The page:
I had plans to: post about several pieces of pink Depression glass I inherited when my wonderfully sassy Aunt Dawnaline passed away earlier this year. Her home had pink dishes on the walls, pink dishes on the counters, pink dishes in the bathrooms, pink dishes in the cabinets. Did you know that during the Depression, cereal companies put these dishes inside cereal boxes as an incentive to buy? I think they’re beautiful.


I had plans to: put up this little tutorial for a denim doormat that I thought might turn out kind of fun.







Still in progress.

I had plans to: share a bit about our trip to St. George and Zion, where we had a wonderful week with my brother and his family:

Zion 1

Zion 2

I had plans to: show off this incredible shawl that was given to me as a gift by a friend I hadn’t seen in a very long time—about seven years. She’s this wonderful quilt-book author. Her name is Ursula, and she has a heart of gold. Obviously, she has hands of gold as well.


Shawl2 I lost my breath when I saw this shawl, and fought off tears to save you and I the embarrassment… thank you, Ursula. (And for the gorgeous cupcakes too.) Cold weather can't get here fast enough.

I had plans to: keep up with Jackspeaks and Charlietalks, like this one (rated PG):

Me: “Charlie, I heard that you said, ‘What the hell?’ in front of your cousin.”

Charlie: “Yeah.”

“Well, remember, we talked about that. Those are the kinds of words that aren’t for little boys.”

“I know.”

“Okay then.”

“Can I say ‘What the poop?’”


“Can I say “What the pee?’”


“Can I say, ‘What the penis?’”


“Can I say, ‘What the nipples?’”

“Dude, I don’t even know what you mean when you say that. How about you can say, ‘What the heck.’”

Charlie is silent.

Me: “Go on, try it. What the heck?”

Charlie: “Um… what the heck.”

“C’mon, really say it. Say it loud. What the HECK?!?”



“Hmm. Well, I guess. I guess I can say that.”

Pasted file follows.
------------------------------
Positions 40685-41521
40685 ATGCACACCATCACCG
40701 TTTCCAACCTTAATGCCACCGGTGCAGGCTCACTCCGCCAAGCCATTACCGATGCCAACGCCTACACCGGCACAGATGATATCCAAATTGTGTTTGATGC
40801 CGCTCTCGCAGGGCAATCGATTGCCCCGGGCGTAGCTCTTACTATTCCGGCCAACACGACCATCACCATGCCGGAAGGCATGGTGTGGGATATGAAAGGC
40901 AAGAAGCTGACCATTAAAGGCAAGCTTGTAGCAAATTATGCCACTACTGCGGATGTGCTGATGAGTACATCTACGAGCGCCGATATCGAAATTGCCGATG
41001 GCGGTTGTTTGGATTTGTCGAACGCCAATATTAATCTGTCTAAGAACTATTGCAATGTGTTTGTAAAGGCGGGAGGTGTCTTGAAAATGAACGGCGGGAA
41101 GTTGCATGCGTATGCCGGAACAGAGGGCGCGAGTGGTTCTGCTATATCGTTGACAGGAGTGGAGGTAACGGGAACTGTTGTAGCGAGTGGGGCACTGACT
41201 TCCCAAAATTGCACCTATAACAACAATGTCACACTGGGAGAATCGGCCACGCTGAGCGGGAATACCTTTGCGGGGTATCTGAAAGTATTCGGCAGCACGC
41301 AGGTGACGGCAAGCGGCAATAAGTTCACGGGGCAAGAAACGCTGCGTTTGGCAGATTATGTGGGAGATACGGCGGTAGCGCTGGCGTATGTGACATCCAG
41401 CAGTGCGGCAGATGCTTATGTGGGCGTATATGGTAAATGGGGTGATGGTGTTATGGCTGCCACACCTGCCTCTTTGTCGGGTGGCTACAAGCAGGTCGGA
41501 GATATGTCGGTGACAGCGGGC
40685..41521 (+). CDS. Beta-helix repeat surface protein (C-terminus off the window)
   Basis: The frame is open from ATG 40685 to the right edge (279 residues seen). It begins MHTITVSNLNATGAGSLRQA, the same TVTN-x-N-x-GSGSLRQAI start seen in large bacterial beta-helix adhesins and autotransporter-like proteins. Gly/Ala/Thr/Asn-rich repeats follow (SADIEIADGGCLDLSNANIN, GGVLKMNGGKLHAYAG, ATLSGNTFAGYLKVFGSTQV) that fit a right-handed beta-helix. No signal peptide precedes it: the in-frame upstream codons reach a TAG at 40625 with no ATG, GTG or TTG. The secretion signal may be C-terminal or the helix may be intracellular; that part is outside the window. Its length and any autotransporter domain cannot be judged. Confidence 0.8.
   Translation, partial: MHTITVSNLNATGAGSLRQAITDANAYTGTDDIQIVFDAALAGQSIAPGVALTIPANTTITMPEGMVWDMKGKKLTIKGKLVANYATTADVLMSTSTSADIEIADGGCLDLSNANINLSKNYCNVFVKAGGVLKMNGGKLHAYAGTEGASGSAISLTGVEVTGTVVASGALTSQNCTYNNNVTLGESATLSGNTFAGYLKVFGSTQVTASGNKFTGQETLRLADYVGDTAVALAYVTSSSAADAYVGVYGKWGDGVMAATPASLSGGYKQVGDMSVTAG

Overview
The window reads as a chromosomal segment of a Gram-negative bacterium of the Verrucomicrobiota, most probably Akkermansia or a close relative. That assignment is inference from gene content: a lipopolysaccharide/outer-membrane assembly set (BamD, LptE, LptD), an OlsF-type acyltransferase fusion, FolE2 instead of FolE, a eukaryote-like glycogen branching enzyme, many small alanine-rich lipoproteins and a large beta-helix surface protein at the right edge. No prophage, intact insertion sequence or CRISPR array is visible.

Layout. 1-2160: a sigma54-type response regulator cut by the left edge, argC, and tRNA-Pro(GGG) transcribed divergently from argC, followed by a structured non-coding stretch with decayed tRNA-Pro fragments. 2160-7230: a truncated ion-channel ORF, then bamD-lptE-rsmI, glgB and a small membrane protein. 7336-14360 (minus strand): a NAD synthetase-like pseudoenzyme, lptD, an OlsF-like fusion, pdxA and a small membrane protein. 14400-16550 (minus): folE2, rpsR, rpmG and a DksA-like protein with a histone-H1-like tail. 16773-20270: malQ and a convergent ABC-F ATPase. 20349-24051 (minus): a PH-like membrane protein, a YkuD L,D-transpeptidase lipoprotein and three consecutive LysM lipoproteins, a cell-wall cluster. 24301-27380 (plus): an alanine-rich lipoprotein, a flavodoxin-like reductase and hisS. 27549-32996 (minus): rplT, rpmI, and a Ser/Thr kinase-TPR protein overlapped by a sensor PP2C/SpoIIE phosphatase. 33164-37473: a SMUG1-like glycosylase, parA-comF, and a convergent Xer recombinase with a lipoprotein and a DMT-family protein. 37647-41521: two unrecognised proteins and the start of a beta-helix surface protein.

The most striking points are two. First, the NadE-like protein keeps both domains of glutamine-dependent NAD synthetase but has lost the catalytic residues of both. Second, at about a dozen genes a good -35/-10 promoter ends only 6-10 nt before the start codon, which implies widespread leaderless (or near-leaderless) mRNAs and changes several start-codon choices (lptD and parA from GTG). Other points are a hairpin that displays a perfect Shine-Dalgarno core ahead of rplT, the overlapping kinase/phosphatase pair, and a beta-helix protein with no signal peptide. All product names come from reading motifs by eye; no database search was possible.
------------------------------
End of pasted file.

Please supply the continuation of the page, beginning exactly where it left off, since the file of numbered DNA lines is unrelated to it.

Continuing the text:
“Thank you.”

I had plans to: announce that ReSew is now an eBook. You can have all 144 pages on your desktop in less than five minutes. Isn’t that cool? Yay for instant gratification!

Resew ebook

I had plans to: write a post attesting to the fact that sewing connects us globally. Case in point: someone in China linked to a recent tutorial of mine. I used Google Translate to find out what they wrote, hoping it was positive. According to Google, the post says:

The skirt to dress? Have this possible? In the end how to modify it?
We take a look at the WildCards. This site provides good ideas.
Please link to practice page. Another trick is to cut the original T-shirt dress with the upper half.
After reading this demonstration for change clothes. Is not so that we have another new enlightenment?

Google Translate needs some work. (But I was thrilled to see that the post was, indeed, positive. I think.)

But now, at the end of our summer, none of those posts have come to be.

Instead, we’re doing this:


We’re moving.

Brett and I have been talking a lot about our family. Brett just noted yesterday that it’s been a full year since we started talking. It’s turned into a pivotal, enlightening discussion about who we’ve been, who we’ve become, and who we want to be. And through so many talks, we decided what is important to us right now:

  • To find a place where our boys can run. And run. And run.
  • To grow a little closer to the earth. All of us.
  • To hear quiet.
  • To see billions of stars at night–instead of scant millions, you know.
  • To smell fresh-cut hay. (Brett’s favorite. It makes him happy.)
  • To produce a freaking HUGE vegetable garden.

So, we imagined a place. We didn’t know where this imaginary place was until just this week. (In fact, when I started this post a while back, I titled it “On a Road to Nowhere.”)

The imaginary place isn’t imaginary anymore. It’s real. And we’re moving there.

I think we may have just turned our year-long talk—our dream, really—into reality.

I am elated. I am scared.

I was recently lamenting at the dinner table about possibly moving Jack from one school to another in the middle of the year. I was afraid for him. I was going on and on and on and on about it.

Suddenly, Jack interrupted me. He said, “Mom, we’re moving. Get over it.”

Oh. Well. That does seem like the easier route. Thanks, my sweet Jacky. Thanks for letting me know you’re game for this adventure, too.

And although we're now moving to a new home, what I’ve learned through this year-long process is that home isn’t where your house is. It’s where the people you love are. For me, it’s where Bretty and Jacky and Charlie-Barley are. Everything else will fall into place. I believe it.

I recently came across this quote (introduced to me via Soulemama). For me, it was the kind of thing that stopped me cold. I read it several times, and then felt a need to print it out and hang it on my design wall. It says:

Tell me, what else should I have done?
Doesn’t everything die at last, and too soon?
Tell me, what is it you plan to do
With your one wild and precious life?
–Mary Oliver

Wild and precious. Yes. And one. Only one.

What is it you plan to do?